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Red Sox 9, Yankees 5

Red Sox continue onslaught to win third in a row against battered Yankees

Eduardo Rodriguez threw a pitch during the first inning. Nic Antaya for The Boston Globe

The Red Sox finally feel like they’re home.

They started an 11-game West Coast road trip to begin the season just after spring training. Their first game at Fenway didn’t come until April 9, roughly two weeks later. Recently, they have traveled from London to Toronto and then to Detroit to close out the first half of the season.

That’s three different countries in just over a week. Mookie Betts, Xander Bogaerts, J.D. Martinez and manager Alex Cora then made the trip to Cleveland for the All-Star Game. Cora has joked that he’s felt like he hasn’t seen his kids all season.


Nonetheless, perhaps the literal bleeds over to the figurative, too. The Sox have searched for home the entire season, and after Saturday, you can’t help but think they’ve finally found it.

The Sox beat the Yankees, 9-5, for the third time in as many days on Saturday afternoon, giving themselves a chance to sweep the series on Sunday night.

After suffering what Bogaerts regarded as the worst loss of the season against the Baltimore Orioles last Friday — a series the Red Sox ended up losing — the Sox now find themselves in that second wild-card spot, leaping what appears to be a sputtering Tampa Bay Rays club.

“I think we should take this and ride with it,” Bogaerts said after Saturday’s contest, “and see how far it takes us.”

For the third straight day, the Red Sox had the pitching, offense and bullpen working in unison, which further proves the team’s firepower from last season didn’t magically disappear.

After Saturday, the Red Sox have homered 10 times during this series against the Yankees. It’s the fourth time in their history they have at least 10 homers against their AL East rival. They’ve scored a whopping 38 runs so far in this series and have exposed what’s been an underperforming, yet overall thin Yankee rotation.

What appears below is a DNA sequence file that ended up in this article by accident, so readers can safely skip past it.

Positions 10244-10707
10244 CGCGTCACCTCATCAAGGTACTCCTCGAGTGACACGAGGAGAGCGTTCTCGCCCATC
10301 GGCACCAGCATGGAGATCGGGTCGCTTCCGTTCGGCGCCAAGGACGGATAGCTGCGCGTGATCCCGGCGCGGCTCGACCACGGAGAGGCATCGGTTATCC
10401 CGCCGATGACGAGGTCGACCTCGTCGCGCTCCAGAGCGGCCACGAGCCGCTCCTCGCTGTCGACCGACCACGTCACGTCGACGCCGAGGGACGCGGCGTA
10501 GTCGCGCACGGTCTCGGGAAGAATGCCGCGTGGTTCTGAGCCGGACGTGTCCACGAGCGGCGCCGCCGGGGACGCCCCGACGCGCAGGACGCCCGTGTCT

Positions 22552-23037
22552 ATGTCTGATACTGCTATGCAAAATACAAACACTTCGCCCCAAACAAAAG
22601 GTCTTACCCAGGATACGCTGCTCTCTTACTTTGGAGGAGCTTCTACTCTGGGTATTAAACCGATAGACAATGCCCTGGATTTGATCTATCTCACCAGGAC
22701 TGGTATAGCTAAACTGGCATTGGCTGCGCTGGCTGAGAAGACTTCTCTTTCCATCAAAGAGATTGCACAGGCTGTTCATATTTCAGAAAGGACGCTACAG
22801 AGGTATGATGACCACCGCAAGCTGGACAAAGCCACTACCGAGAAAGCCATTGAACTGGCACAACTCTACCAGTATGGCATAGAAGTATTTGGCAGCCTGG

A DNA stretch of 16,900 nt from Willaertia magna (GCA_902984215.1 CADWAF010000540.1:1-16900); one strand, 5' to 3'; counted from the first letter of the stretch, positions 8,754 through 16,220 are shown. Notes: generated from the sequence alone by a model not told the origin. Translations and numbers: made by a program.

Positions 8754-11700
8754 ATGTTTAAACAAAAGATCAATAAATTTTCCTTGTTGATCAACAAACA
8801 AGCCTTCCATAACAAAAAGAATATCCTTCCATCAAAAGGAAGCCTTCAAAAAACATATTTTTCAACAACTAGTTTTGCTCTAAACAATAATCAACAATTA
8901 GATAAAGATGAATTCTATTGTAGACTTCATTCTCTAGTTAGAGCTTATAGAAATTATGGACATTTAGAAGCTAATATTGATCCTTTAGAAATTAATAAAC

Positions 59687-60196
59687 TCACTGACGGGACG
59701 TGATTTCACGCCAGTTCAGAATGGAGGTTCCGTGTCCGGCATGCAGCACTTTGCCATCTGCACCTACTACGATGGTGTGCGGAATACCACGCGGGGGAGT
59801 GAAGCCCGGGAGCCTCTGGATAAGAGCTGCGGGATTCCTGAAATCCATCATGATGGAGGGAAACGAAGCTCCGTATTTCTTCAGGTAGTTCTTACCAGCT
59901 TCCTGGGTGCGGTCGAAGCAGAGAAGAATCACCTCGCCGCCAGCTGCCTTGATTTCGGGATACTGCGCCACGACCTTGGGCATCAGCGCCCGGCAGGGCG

The Yankees jumped out to a 1-0 lead after Gio Urshela homered off Eduardo Rodriguez in the second inning. Andrew Benintendi’s homer to right off CC Sabathia in the bottom part of that frame tied it.

With the Yankees leading, 2-1, in the bottom of the fourth, J.D. Martinez belted a two-run shot off Sabathia to give the Sox the lead for good. Michael Chavis added to the fourth inning scoring with an RBI single. The Red Sox chased Sabathia after 4⅓ innings, during which he surrendered nine hits and five earned runs. Sabathia, a groundball pitcher, didn’t record one out via a groundout.

“Early in the season, we weren’t able to add on throughout some games that we were leading and put teams away,” Cora said. “Now, it not only feels like the line is moving but we’re actually scoring runs when we have a chance.”

Rodriguez threw 108 pitches and delivered a solid outing, yielding three runs.

“You have to keep the game where it is with this lineup and hitting like that,” Rodriguez said, “and we know we’re going to win. It’s great every time you face them and have the opportunity to face them.”

Cora said Rodriguez has been effective for some time now and the numbers show it. He has a 3.08 ERA in his last seven starts. Until Saturday, Rodriguez hadn’t allowed three or more earned runs since his June 24 start against the White Sox. He’s won each of his last five starts, improving to a team-best 13-4 record on the season.


Matt Barnes took over for Rodriguez and he was lights out. Barnes struck out four of the five batters he faced in his 1⅓ innings, including Aaron Hicks and Aaron Judge in the seventh.

The Red Sox have done a decent job at limiting Barnes’s workload. Barnes worked no more than two-thirds of an inning in his three outings from July 15-22 and it’s appeared to have gotten him back on track. His fastball lived up in the zone with an average velocity of 96.9 miles per hour. He topped out at 98.3.

“Starting pitching has been great and the offense is scoring a lot of runs,” Barnes said. “Everybody is refreshed down there [in the bullpen]. Everybody’s feeling good and getting rest. It definitely makes it easier.”

Said Cora: “That’s a good thing about scoring runs. You don’t play close games all the time and you can rest him. And also you add another quality arm in the bullpen [Nathan Eovaldi] and you can go to different places.”

While Eovaldi surrendered two runs in the eighth after an impressive 12-pitch at-bat by the Yankees’ Kyle Higashioka, the stuff was there. Brandon Workman closed the door for the Sox in the ninth.

Offensively, it was a balanced attack for the Sox and they appear to be home in more ways than one.


“It’s coming at a good time,” Bogaerts said of the team’s play. “We need to win a couple more. We’re obviously not in a good position, but better than we were three days ago.”